LM386 microphone amplifier

In this schematic, a LM386-based audio amplifier takes its input from an electret microphone.

There are two output signals. V_OUT carries an AC-only voltage and should be used when interfacing with another piece of audio equipment. The voltage at V_OUT_UC is biased at 1/2 of the supply voltage VCC and is the better option for microcontroller input.

If volume control is needed, the VR1 potentiometer from the original schematic can be added back, before the input pin 3.

Sound sensor for the Arduino

Arduino’s analog pins map a 0 ~ 5V voltage to a 0 ~ 1023 integer. In silence, an ideal sound sensor should consistently give readings of 511-512 – half of the 0 ~ 1023 range, corresponding to 1/2 VCC = 2.5V. When there’s a very loud sound, the readings should sweep all the way to 0 and 1023. Moderate sounds should have readings somewhere in between. This makes it easier to set a threshold for detecting sounds of a given strength.

Sound Readings range (ideal) Amplitude (ideal)
(Silence) 511 ~ 512 1
Talking 300 ~ 723* 423*
Loud knock, broken glass 0 ~ 1023 1023

* These particular values are just an example

For battery-powered applications, the current draw of the circuit may also be a concern.

LM386 sound sensor performance

Let’s see how the LM386 sensor fares, in its 20x gain configuration (no C2 capacitor). V_OUT_UC is connected to Arduino’s A0 pin and the Min-Max sketch is uploaded.

Sound Readings range (LM386) Amplitude (LM386)
(Silence) 455 ~ 547 92
Loud knock 132 ~ 897 765

Not too bad, not too great either. A loud knock gives a decent output sweep, but the readings in (relative) silence cover quite a wide range. The current draw of the sensor was 5.54mA.

Increasing the gain to 50x or 200x is unlikely to bring much improvement. It may push the output range a bit closer to 0 ~ 1024, but will increase the noise as well. At 20x gain, the output already covers 75% of the 0 ~ 1024 range.

Side note: Picking the value for R2

Most sources suggest using a 1K ~ 10K resistor for R2. The easiest way to test which value works best is to use a trim-pot

Sound Readings range (LM386) Amplitude (LM386)
(Silence), R2=2K 369 ~ 576 207
(Silence), R2=5K 420 ~ 564 144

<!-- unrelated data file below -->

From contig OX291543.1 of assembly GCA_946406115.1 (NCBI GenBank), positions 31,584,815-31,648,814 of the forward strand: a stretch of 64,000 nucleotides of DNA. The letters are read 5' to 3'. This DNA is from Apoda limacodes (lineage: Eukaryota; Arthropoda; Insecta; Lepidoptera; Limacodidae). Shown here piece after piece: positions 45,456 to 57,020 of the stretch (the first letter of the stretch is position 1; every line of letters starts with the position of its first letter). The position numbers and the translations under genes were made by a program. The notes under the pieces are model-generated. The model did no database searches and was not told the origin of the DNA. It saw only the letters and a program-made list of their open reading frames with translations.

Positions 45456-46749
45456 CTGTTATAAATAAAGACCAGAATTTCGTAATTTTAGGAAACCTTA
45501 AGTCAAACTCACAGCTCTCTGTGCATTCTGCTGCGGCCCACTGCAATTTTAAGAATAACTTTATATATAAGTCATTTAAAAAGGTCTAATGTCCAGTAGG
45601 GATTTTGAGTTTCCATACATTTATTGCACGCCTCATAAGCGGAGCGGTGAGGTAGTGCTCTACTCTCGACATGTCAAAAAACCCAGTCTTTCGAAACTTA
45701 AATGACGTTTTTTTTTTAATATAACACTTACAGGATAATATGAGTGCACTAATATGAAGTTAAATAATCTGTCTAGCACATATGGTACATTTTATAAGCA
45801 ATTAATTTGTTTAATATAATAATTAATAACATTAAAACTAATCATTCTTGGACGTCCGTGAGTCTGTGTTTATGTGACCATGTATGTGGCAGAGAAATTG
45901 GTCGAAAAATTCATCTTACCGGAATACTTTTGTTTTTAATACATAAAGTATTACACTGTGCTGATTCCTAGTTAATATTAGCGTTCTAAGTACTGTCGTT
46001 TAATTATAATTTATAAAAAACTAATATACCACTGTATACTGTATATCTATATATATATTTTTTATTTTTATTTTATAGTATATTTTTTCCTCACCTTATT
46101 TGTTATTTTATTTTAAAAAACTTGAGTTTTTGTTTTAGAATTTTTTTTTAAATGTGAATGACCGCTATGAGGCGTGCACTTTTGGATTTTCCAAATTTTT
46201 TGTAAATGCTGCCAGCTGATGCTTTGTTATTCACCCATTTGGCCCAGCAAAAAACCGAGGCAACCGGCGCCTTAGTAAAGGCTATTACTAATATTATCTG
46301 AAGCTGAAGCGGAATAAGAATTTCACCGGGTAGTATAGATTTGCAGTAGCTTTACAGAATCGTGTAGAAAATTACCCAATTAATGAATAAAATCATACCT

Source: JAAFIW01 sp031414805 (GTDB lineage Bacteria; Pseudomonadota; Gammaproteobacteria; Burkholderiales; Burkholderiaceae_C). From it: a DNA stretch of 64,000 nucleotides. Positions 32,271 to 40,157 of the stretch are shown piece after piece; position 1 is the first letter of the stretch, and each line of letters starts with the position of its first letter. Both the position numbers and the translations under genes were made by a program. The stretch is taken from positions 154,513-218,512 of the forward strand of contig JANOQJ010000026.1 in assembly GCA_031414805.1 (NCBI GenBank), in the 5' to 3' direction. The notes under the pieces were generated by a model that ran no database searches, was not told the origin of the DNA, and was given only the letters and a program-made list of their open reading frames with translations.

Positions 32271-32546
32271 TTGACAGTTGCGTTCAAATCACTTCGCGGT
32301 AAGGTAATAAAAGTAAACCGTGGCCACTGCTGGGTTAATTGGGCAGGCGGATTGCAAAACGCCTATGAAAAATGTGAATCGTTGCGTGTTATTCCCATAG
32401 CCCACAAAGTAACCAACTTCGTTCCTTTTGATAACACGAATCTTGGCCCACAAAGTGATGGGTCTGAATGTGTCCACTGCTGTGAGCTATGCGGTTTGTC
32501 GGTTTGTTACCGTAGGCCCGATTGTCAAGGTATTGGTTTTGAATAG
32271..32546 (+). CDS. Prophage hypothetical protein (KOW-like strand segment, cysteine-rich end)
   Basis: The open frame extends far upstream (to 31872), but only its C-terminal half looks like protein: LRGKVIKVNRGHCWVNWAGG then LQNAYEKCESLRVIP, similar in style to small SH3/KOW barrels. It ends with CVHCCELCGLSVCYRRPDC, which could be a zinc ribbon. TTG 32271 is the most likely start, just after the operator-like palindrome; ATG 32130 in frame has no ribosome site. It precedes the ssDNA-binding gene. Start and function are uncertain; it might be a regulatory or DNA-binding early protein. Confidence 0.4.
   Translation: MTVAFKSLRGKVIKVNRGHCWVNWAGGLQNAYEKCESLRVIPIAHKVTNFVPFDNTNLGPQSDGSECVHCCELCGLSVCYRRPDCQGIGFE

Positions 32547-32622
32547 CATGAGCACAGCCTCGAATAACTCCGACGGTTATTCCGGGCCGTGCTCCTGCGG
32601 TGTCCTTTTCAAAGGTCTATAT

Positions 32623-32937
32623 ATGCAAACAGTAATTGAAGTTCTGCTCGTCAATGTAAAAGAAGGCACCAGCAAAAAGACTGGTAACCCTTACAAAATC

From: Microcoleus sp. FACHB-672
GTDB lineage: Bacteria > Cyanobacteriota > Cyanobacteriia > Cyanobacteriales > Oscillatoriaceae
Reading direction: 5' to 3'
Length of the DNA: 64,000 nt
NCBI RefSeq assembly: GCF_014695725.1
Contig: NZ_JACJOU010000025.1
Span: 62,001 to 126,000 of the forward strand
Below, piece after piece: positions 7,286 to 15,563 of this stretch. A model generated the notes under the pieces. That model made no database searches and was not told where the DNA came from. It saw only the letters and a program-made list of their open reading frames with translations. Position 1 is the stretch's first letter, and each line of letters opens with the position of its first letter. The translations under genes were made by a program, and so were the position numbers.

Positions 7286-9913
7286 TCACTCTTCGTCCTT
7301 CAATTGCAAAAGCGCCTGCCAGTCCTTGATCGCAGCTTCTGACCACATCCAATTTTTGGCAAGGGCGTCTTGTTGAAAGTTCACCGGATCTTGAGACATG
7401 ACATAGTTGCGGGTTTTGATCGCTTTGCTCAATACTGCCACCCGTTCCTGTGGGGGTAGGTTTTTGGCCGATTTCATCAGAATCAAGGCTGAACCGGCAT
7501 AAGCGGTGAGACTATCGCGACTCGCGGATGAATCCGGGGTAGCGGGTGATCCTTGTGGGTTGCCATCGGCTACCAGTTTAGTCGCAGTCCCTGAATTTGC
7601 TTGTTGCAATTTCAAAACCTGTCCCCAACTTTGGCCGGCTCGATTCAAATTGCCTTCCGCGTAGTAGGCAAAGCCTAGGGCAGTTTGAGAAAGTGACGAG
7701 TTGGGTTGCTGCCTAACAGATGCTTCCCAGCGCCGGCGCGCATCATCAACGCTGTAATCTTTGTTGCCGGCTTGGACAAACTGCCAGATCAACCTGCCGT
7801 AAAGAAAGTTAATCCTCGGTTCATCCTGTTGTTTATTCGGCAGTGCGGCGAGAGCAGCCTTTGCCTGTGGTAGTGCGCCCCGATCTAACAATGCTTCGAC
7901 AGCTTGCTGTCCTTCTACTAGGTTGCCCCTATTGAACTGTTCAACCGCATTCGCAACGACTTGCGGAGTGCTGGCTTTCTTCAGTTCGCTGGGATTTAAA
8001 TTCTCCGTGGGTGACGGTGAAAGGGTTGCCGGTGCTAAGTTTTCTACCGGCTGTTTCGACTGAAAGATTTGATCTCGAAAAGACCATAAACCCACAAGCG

(Silence), R2=10K 447 ~ 549 102
Loud knock (R2=2K, 5K, 10K) 132 ~ 896 764

These are the results for my particular setup. The maximum output sweep was virtually identical for all R2 values tested and R2 = 10K yielded the lowest noise in silence.

LM386 sound sensor on a breadboard (click for high-res)

Parts list

Part Value Description
C1 1~10uF Bypass capacitor
C2 10uF Gain 200x. Optional.
C3 220uF Output coupling capacitor
C4 47nF Boucherot cell
C5 100nF Power supply decoupling
C6 100uF Power supply decoupling
C7 10uF Microphone coupling capacitor
MIC Electret microphone
R1 10R Boucherot cell
R2 1 ~ 10K Microphone load resistor
VSS 4 ~ 12V Supply voltage

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Posted on May 15, 2011, in Electronics and tagged , , , , , . Bookmark the permalink. 24 Comments.

  1. This works well!! But, do you think i’ll be able to actually acquire the signal into matlab…and read it as a wave file…????

    • Thanks for the comment!

      It’s certainly possible to send the readings from Arduino to a PC, using some of the “oscilloscope”-type sketches. However, the resolution of the audio signal (10 bit) and the sampling rate (5-10kHz, limited by the speed of ADC & Serial) may be too low for most applications.

      The quality will be much better if the microphone is connected to the computer’s sound card.

  2. If you used an external adc could you achieve higher recording quality?

    • Well, yes, Arduino’s ADC is not really up to the task of high quality sound recording, mostly because of its fairly low sampling rate.

      But the setup described here is for a much simpler tasks – monitoring the overall ambient sound level, detecting loud noises, etc. For this you won’t gain much by using a higher-quality external ADC.

  3. Sweet. Works as advertized. I’m getting ~780 differential using an electret out of a Furby we are hacking. This was perfect. Thanks for doing all the leg work and documenting it so well!

  4. the preamp circuit works for dynamic microphones?.

  5. In the image of the Setup you made, where is the (C3)220uF ? (C2) is series to (C3) and connected to 10Ohm resistor, are both (C2)and(C3) a ceramic capacitor?

    • The 220uF C3 is not present on the image, as the setup uses the V_OUT_UC output. C2 is not present either, as it’s optional. And there are two ceramic capacitors that form C4 – I didn’t have a 47nF cap and used 2x 100nF as substitute.

      When installed, C3 would be an electrolytic capacitor.

  6. I have built this circuit on my breadboard multiple times, but I keep getting values around 860 instead of 512. It’s reacting to sound, so the microphone is working, but when I connect ground to the amplifier input the result stabilizes at around 500. I’m powering this from a Uno r3 over usb, is this a problem?